A jury is now weighing the fate of a man accused of killing and dismembering his ex-girlfriend, then discarding her remains in several Toronto-area locations.


Guang Hua Liu's remains were found in several locations across the Greater Toronto Area in the summer of 2012. (Toronto Police Service)

Chun Qi Jiang is charged with first-degree murder in the death of 41-year-old Guang Hua Liu, whose body parts were found in parks and waterways in August 2012.

Crown prosecutors allege Jiang killed Liu, with whom he had an on-again, off-again relationship, after she spurned him for a new boyfriend.

But the defence says it was Jiang's 66-year-old mother who fatally stabbed Liu and cut her into pieces.

Jiang's lawyers say he helped cover up the gruesome crime to protect his mother, who has since died.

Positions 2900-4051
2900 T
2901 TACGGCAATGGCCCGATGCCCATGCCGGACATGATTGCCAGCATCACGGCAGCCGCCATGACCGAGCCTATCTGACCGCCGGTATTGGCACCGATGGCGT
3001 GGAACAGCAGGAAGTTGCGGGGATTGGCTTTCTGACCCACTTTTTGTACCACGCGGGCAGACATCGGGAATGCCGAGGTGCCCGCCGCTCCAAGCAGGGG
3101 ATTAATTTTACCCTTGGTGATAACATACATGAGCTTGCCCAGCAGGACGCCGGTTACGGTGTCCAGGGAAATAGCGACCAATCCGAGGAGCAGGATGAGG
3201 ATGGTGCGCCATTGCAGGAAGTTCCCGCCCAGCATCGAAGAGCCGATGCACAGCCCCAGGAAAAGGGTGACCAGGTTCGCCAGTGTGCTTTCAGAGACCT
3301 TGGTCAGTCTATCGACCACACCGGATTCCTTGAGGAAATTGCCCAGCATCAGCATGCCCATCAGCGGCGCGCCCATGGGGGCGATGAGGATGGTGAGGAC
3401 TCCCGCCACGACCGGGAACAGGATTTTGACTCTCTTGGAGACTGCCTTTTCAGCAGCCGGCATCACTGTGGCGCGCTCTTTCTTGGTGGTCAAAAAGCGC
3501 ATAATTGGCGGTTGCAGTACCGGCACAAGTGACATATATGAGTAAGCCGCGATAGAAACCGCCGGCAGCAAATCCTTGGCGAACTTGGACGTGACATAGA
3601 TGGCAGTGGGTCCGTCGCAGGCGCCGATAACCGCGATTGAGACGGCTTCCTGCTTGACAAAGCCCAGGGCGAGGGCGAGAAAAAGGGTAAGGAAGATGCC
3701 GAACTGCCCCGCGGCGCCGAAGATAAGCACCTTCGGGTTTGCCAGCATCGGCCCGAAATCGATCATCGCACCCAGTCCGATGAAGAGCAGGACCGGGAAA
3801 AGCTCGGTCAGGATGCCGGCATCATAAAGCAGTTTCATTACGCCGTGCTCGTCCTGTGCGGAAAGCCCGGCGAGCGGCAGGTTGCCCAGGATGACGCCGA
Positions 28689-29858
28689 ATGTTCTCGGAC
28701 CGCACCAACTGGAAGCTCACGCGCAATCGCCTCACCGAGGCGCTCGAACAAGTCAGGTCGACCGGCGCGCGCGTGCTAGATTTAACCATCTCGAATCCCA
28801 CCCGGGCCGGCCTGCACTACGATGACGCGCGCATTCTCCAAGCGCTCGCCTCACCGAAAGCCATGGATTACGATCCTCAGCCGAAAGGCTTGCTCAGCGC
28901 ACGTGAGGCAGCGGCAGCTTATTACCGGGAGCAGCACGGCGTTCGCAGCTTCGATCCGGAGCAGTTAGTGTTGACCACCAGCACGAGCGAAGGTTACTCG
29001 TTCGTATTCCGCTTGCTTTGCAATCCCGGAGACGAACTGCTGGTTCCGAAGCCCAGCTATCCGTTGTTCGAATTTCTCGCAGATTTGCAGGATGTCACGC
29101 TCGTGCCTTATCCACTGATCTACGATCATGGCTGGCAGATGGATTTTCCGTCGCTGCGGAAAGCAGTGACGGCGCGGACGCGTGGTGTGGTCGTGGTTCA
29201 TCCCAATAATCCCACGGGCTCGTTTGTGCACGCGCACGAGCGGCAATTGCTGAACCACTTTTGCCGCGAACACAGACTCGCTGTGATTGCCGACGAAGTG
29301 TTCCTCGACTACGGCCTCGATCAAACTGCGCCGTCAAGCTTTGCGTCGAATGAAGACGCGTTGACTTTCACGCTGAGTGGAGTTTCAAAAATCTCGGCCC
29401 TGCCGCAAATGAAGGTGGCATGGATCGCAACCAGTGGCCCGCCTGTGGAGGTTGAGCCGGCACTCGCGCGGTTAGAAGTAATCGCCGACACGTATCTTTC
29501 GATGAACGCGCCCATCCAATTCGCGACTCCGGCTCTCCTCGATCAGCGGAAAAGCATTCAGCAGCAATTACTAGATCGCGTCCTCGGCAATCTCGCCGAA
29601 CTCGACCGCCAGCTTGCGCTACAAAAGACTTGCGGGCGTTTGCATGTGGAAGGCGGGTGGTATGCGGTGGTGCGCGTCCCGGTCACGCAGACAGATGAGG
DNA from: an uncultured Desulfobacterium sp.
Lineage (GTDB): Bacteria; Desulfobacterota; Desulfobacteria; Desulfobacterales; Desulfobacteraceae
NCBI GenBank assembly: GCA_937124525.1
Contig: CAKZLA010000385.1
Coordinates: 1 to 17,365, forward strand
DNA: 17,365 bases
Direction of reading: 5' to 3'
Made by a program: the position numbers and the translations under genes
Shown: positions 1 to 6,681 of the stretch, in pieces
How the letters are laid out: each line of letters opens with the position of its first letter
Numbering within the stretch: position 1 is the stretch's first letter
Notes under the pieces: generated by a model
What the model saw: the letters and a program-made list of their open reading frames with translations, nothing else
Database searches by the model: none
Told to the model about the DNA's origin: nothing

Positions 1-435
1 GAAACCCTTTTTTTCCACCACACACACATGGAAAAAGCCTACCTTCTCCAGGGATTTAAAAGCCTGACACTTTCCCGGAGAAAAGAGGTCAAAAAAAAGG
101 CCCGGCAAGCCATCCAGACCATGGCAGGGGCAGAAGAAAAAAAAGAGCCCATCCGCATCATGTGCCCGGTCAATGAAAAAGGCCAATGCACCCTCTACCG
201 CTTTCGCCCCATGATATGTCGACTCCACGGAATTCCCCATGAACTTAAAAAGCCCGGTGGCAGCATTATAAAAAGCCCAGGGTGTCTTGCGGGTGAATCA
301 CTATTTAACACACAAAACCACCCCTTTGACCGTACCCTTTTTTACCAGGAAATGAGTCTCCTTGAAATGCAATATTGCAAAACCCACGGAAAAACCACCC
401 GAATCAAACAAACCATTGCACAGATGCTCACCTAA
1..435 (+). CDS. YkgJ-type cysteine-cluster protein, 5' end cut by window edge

Ontario Superior Court Justice Gisele Miller told the jury that in order to convict Jiang of first-degree murder, they must find he deliberately set out to kill her or cause her potentially fatal harm.

If they find he meant to kill her, but did not plan to do so, he must be found guilty of second-degree murder, Miller said.

If they find he killed her but did not mean to, the verdict must be manslaughter, she said.

Should jurors have reasonable doubt about whether Jiang killed Liu, they must acquit him, the judge said.